Last updated: July 24. 2013 2:13PM - 196 Views
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Frank Lewis


PDT Staff Writer


Despite determining early in their meeting that the City Traffic Committee was not the committee to deal with the issue of the proposed closing of Third Street, that group ultimately voted unanimously to endorse the plan when it comes before the appropriate governing body, the City Planning Commission.


The group met Tuesday afternoon and allowed representatives from Shawnee State University to present their proposal and members of the community to comment and ask questions.


Butch Kotcamp of SSU showed a mock up of the proposed plan and how the closing of Third Street would allow for growth within the university infrastructure.


“Our campus is busting at the seams,” Kotcamp told those in attendance.


He opened by announcing that because of questions presented by the public, the university did a second study and addressed those issues. Some of the issues were the safety of students walking to and from Portsmouth City Schools, access to First Christian Church at Third and Gay Streets, access to the Social Security office, the influx of traffic onto Fourth Street, signage, and others.


“Those questions were addressed in the second study,” Kotcamp said.


Committee member Earl Braun talked about the university’s contribution to the economy telling those present the university makes a $93 million impact and 3,700 jobs are impacted directly by the university. He addressed the rest of the committee.


“Reasonable people can solve reasonable problems.” Braun said. “For the sake of our community we need to leverage our talents and our resources.”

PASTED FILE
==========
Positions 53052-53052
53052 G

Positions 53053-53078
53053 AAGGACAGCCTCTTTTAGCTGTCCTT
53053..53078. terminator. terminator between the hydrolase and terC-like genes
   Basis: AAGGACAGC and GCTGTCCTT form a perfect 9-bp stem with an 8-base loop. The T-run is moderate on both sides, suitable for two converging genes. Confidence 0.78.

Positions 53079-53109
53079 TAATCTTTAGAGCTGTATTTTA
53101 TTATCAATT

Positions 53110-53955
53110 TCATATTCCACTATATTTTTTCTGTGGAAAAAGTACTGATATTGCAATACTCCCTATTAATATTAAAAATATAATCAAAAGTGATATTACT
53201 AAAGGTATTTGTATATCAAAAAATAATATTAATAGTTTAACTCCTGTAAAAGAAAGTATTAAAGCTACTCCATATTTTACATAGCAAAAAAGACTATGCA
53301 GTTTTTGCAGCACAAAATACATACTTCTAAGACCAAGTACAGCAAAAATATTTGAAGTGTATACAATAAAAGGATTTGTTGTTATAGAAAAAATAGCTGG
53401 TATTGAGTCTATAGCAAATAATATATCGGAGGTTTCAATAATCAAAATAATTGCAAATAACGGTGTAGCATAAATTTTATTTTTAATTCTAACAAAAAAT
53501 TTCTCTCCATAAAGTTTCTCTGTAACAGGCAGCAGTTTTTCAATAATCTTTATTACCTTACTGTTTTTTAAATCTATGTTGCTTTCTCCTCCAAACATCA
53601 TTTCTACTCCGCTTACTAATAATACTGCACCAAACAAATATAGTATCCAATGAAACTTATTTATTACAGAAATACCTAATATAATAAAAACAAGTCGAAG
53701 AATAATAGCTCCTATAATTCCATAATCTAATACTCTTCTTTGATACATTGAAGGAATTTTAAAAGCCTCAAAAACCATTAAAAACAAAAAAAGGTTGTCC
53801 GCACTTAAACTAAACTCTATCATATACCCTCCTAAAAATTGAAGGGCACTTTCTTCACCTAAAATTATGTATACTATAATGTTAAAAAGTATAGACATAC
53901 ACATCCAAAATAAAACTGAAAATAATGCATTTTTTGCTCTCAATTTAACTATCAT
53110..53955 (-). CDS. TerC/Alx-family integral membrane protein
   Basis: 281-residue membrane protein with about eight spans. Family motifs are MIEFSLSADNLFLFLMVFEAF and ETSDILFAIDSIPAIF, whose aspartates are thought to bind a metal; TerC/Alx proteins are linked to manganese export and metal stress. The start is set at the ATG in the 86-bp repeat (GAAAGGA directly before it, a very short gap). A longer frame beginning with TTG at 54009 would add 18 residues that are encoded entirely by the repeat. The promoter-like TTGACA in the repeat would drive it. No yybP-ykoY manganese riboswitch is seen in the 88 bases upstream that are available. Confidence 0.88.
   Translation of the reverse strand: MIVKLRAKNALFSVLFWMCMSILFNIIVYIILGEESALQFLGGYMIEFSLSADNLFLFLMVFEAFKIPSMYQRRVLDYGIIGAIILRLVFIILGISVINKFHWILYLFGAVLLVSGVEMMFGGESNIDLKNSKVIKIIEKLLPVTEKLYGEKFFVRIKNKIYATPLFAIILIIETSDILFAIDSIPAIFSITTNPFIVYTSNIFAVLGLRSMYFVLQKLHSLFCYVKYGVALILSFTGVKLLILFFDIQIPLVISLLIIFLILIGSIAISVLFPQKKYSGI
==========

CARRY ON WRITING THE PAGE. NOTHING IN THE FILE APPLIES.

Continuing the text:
Braun called for the city to give the university what it needs to help meet its growth projections. Those projections, according to Elizabeth Blevins of SSU, are for a future enrollment of 5,300 students.


First Ward City Councilman Kevin Johnson brought up questions from his constituents.


“What I’m curious about is what has changed since City Council disapproved of this in 2011?” Johnson asked.


Kotcamp responded that all of the issues had been addressed. The cost of the original widening of Third Street came up and Kotcamp said he had researched it and it was nearly all paid for by the university.


Resident Curtis Shanks talked about the need to shut off parking on Fourth Street if Third Street is closed. Several members of the committee expressed reservations.


Portsmouth Daily Times General Manager Michael Messerly, along with many other community members, were in attendance. Messerly spoke to the committee about the future growth of SSU.


“This plan is wonderful for economic development,” Messerly said.


He talked about his idea of closing Fourth Street as well and letting economic development come to the area north of Fourth. Messerly said it is his opinion that the university is being too conservative in their plans for the future growth.


“It is time for the city to double down and give the university what they need,” he said.


After the meeting, the chairman of the committee, Portsmouth Police Chief Robert Ware spoke about Messerly’s comments.


“Michael Messerly opened the door and that allowed a lot of things to be said that should have been said a long time ago,” Ware said.


Following Messerly’s comments and comments of others, members of the committee then voiced their support of the plan.


“If it will help Shawnee State University grow we need to give them everything they need and we need to get behind you,” committee member James Saddler said.


Committee member Richard Grimm also voiced his support.


“I am prepared to move that the committee endorse the action,” Grimm said.


Minutes later, the seven members of the committee voted unanimously to endorse the closing of Third Street.


The SSU contingent must now make the same presentation before the City Planning Commission and City Director of Engineering Crystal Weghorst invited them to fill out the necessary paperwork to do so.


John Carey of SSU said he believes the meeting and the presentation went well and he was particularly glad to see the previous issues from citizens addressed in the new study.


Frank Lewis may be reached at 740-353-3101, ext. 252, or at flewis@heartlandpublications.com


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